“Tummy Time” Alternative: Many babies are simply not fans of tummy time, however, there are benefits to helping baby build strength in their neck muscles. Wearing your baby upright in a carrier is a suitable alternative to tummy time on the floor. When your baby is in a carrier they are constantly exercising their neck muscles, then when they’re tired they can simply rest their head on mom’s chest…a much better alternative to the awful head drop that often happens when baby is laying on their stomach on the floor.
Great for Breastfeeding: Wearing your baby allows breastfeeding to be done on the go, and discreetly too, if you want to be covered up. Nothing quite as easy as having your baby happily strapped to your body so that when they become hungry you can simply reach in the carrier to latch baby on and then continue to nurse hands free. As an added bonus, breastmilk production is boosted with close contact with baby. (9)
Much Much More: These are just a few of the documented benefits of babywearing. Other benefits include promoting early language development, enhanced immunological development and support (10), longer periods of sleep for baby (11), improved neurobehavior (12), and more. We would love to hear about what benefits your have found from babywearing.
Types of Carriers
This is not an exhaustive list, but it gives you the basics of each carrier. Future articles will give more details on how to properly use each carrier as well as variations of each style.
Ring Sling (Maya Wrap, Sleeping Baby Productions, Sakura Bloom)
Ring slings are a long strip of supportive, woven fabric with 2 rings sewn to one end. The ring sling is worn across the body, over one shoulder with the opposite end threaded through the rings. These carriers are super adjustable and will fit any body type, shape or size. Great for the newborn stage to keep baby supported and snug while allowing for breastfeeding. Also helpful for quick toddler trips to assist with a hip carry. Quick to get on and off and easy to wash.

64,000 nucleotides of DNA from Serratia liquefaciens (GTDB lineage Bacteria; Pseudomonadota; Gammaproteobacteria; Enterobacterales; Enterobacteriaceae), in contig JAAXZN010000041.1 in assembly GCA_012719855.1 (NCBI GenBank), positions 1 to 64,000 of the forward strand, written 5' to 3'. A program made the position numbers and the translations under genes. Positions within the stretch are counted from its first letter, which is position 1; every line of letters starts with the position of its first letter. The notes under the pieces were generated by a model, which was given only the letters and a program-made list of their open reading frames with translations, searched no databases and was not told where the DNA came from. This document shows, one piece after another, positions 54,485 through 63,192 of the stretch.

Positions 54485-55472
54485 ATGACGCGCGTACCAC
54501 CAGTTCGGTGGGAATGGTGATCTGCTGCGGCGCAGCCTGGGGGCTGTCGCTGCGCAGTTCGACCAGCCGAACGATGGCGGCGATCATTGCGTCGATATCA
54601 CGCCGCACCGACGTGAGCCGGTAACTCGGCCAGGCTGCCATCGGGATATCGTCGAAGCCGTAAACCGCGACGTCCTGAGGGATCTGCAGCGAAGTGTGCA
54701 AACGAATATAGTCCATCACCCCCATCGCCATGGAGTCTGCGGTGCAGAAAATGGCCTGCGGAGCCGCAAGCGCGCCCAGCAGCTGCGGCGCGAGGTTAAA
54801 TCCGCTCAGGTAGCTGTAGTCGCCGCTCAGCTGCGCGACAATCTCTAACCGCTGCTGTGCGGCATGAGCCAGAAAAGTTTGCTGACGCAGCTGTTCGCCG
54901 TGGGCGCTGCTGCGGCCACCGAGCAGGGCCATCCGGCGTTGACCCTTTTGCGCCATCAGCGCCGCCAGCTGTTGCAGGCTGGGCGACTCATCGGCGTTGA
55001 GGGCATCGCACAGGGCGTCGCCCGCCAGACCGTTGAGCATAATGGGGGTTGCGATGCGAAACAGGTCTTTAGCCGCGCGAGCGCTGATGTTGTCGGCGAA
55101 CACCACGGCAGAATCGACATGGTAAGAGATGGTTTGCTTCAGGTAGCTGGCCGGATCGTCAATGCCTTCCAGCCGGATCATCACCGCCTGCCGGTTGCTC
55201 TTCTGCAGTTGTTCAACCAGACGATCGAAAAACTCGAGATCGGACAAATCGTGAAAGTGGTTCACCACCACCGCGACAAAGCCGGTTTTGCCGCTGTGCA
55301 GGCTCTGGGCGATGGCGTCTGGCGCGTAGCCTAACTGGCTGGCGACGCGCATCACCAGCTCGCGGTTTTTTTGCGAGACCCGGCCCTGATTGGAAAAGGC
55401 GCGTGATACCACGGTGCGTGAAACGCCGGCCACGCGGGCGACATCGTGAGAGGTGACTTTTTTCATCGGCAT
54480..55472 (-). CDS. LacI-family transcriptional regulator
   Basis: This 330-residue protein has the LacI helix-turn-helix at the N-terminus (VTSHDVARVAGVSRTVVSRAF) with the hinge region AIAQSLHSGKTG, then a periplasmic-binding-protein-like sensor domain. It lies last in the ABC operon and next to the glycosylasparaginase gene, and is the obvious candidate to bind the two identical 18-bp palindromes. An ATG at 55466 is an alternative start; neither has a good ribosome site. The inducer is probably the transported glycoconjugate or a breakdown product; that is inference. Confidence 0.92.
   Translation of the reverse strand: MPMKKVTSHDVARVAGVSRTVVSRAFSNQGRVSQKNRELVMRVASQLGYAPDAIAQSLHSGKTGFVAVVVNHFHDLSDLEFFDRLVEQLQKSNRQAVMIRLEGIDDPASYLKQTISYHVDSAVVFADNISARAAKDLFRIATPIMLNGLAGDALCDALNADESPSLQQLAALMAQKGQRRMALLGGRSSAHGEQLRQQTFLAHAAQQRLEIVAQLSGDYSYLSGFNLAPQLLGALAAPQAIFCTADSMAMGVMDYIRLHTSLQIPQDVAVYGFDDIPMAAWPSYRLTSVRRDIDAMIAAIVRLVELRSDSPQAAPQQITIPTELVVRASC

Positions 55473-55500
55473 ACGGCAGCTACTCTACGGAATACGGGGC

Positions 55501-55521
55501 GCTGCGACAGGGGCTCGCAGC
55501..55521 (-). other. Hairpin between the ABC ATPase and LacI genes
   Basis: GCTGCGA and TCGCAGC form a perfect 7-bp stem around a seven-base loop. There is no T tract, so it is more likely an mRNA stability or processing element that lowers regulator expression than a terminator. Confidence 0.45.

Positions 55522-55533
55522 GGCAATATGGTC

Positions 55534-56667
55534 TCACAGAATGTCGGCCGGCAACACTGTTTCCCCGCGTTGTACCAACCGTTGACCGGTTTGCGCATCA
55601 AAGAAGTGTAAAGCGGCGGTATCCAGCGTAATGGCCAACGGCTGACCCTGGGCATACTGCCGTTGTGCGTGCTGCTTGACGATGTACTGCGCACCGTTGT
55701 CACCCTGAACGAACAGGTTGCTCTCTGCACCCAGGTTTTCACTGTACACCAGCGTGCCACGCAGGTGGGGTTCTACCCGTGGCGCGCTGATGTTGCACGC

Pouch Sling (SevenSlings, Slinglings, Hotslings)
Pouch slings are made from a strip of supportive woven fabric sewn into a loop and folded in half to create a pocket for baby to lay or sit in. Worn the same way as a ring sling, however pouch slings are not adjustable. They must be sized appropriately for the wearer.
Stretchy Wrap (Moby, Boba Wrap)
Moby wraps are made from a long piece of stretchy jersey knit material. The carrier is wrapped around the wearer to get a perfectly tailored fit and then baby is inserted. There is a bit of a learning curve for these carriers, but they are wonderful for the newborn stage and are super adjustable and will fit any body type, shape or size. Stretchy wraps are only meant for smaller babies. Once a child gets too heavy the material will start to sag and will not securely support baby. Used for front carries only.